For a long time, I have wanted to get into beekeeping. I find those little buggers to be quite interesting. As a result, last year, I acquired a hive box. For those in the know, it’s a ten-frame deep. This was enough to get me started.
A standard beehive has an iconic look. The construction of these boxes is joined together using stand box joints. Then boxes are stacked on top of each other, with a lid and a bottom board that looks like a little porch on the front of the hive.
Upon first inspection of the one I have, I noticed the joints are dovetailed together. I thought, Oooo, fancy, then I noticed that each joint had a staple driven through it, detracting away from the beautiful dovetails. Now, if you have been following me for a while, this standard of quality is not my style, so I will use this box to get the critical bee measurements and design my own style box.
Excited about a new design project, I posted my thoughts on designing my style of decorative beehives in a Facebook woodworking group. I hoped to spur a conversation about design and generate ideas for my project. Instead, the opposite happened. Most of the comments were about how I should not deviate from the standard design, and if I did not build mine as everyone else has, my hive would fall apart.
They pointed out all the problems I would have, from the wood splitting to the weight of the box, the joints coming apart, and the possibility the bees would not like the wood type I use. Not one comment was about overcoming these challenges, and not one contained any design ideas that would help build a beautiful to look at and functional beehive.
One commenter said I would be disappointed in a year because it would fall apart due to being out in the weather. These are typical responses from unsuccessful humans. It is the path of the least resistance and the least amount of work. It is easy to say it will never work, so don’t bother trying, and go sit on the couch with your phone and waste away being a Facebook commenter.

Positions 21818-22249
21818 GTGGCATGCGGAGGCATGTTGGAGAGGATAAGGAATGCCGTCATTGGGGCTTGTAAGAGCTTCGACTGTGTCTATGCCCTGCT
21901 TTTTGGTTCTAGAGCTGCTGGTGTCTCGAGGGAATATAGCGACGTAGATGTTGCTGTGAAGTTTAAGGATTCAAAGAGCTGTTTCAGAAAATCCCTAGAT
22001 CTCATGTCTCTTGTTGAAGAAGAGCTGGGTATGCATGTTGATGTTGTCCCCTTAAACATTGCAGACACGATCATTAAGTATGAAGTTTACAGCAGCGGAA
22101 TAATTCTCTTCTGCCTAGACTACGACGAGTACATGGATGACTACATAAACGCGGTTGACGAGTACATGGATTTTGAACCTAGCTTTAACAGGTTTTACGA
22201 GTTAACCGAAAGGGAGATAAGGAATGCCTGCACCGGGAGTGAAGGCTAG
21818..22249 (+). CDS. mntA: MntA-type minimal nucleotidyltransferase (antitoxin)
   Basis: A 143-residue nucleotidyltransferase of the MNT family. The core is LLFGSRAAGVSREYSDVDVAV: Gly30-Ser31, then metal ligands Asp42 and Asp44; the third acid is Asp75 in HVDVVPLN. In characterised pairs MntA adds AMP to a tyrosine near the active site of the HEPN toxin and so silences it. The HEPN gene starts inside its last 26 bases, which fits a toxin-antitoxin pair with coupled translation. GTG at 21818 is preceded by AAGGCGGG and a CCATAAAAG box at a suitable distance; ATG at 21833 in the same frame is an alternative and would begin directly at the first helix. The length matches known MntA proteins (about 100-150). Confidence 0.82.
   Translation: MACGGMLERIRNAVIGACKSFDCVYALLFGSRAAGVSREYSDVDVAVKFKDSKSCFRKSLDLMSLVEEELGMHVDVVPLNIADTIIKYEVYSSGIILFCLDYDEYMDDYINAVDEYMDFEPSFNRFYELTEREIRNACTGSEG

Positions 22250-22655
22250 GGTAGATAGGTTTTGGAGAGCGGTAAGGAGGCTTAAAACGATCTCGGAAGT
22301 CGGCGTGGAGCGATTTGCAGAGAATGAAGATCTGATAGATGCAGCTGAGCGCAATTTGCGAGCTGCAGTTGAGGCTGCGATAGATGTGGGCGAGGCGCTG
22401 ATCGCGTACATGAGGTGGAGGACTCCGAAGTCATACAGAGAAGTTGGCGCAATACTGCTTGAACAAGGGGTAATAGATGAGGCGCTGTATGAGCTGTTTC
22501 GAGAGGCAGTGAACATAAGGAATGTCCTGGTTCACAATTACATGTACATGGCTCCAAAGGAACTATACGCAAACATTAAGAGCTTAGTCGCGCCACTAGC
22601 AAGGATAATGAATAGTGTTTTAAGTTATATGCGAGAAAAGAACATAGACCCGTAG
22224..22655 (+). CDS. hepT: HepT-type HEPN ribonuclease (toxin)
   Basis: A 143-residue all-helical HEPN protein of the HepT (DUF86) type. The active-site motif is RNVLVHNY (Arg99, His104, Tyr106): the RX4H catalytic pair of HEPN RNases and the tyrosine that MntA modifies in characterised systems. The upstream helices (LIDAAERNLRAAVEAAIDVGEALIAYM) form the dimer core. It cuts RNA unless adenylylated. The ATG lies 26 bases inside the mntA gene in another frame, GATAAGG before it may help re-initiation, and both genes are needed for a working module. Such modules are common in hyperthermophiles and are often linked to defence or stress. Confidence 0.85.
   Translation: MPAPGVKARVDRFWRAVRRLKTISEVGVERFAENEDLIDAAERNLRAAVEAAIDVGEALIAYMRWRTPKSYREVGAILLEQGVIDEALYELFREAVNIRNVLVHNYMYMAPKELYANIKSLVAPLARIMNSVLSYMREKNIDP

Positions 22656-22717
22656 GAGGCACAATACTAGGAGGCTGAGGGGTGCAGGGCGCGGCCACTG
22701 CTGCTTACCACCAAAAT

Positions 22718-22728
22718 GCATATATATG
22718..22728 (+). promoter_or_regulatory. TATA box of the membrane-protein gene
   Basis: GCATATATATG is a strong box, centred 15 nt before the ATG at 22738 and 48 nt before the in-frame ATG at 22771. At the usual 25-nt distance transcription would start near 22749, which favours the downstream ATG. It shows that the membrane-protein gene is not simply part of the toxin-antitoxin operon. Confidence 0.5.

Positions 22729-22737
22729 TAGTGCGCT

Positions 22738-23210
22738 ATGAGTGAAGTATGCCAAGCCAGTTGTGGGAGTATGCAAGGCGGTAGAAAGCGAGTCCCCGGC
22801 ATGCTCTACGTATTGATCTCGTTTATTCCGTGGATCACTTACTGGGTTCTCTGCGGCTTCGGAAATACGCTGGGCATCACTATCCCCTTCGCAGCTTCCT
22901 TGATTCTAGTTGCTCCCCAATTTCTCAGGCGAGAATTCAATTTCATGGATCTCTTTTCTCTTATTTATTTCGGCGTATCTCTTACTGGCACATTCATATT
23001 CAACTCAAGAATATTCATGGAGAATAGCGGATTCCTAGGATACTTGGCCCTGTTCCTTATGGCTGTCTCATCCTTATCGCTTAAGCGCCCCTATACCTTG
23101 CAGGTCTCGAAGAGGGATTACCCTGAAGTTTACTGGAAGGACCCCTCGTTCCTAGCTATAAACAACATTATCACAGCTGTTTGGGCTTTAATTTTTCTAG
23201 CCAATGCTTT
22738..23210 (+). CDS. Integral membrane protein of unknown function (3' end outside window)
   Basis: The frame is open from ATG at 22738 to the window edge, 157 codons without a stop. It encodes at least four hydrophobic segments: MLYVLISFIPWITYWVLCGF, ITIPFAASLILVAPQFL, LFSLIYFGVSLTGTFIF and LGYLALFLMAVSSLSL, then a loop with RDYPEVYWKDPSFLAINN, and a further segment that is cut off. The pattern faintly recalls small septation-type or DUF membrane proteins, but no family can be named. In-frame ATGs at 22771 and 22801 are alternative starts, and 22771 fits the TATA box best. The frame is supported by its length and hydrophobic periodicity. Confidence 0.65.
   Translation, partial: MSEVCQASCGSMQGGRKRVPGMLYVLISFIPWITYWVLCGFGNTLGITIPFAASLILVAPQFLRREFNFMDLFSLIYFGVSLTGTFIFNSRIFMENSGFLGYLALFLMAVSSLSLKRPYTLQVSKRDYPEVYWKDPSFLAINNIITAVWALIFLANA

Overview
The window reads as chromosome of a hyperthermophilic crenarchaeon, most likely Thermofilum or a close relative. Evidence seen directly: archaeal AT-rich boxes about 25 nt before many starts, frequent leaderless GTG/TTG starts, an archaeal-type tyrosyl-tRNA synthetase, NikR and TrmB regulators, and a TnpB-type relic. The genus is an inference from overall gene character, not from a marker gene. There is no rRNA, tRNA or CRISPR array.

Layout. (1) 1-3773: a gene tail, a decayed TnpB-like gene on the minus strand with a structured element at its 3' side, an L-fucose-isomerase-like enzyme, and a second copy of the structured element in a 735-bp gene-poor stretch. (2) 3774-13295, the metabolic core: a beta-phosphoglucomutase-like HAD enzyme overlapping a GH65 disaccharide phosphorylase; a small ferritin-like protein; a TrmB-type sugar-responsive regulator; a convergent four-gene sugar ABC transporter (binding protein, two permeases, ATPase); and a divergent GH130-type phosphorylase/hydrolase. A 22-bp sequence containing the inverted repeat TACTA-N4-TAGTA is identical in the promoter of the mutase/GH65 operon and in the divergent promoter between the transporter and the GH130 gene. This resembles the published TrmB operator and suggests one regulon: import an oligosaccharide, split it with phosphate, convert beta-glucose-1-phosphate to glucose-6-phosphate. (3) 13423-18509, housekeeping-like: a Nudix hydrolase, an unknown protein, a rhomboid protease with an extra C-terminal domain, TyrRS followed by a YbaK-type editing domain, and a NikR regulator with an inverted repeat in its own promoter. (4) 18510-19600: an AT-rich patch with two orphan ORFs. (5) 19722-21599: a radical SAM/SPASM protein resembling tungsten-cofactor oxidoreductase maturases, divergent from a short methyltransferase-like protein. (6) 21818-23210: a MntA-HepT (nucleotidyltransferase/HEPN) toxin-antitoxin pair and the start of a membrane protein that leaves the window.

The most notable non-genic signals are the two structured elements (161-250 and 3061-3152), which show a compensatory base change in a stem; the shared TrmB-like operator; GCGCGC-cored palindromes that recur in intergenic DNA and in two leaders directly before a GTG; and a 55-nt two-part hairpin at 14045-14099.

A good designer will consider these problems and work to solve them in their design. Some problems are not always problems but other people’s personal preferences. Let’s take maintenance; for example, the wood may need to be sanded and refinished yearly, depending on your wood finish. If you are not into that, maybe wood is not the material you should use. However, if you are Mr. Miyagi running a Karate Dojo, and you are using sand the beehive or a wax on wax off finish to teach karate techniques, this type of maintenance is exactly what you need in the design of your hives.
Yes, in the design process, you might have to make concessions and sacrifice a design element to achieve the functionality you are looking for to solve a particular problem. Conversely, you might have to make functionality concessions if the aesthetics are more important to you. These concessions on both sides are part of the design process, finding the balance of form and function.
Another part of this is the journey of design and building. What are you going to learn on your journey? In a previous post, I talked about learning from your failures. So what if the beehive I design falls apart? What a great learning opportunity to try to find the failure point. Was there a single point that failed that started a chain reaction, so the whole thing failed? Can I change something about that design element to help my success in the next iteration?
Japanese temples that date back over 1000 years are put together entirely with wooden joints. Could I use one of these same joints in my bee hive design, or could it be as simple as using a different glue type?
Facebook groups remind me of that old saying, “You become the company you keep.” Unfortunately, it only took the first comment to be dismissive to set the tone for the rest of the comments.
Be creative and find creative solutions to your design problems, don’t just dismiss the design because there are problems, be a designer who designs solutions, not barriers.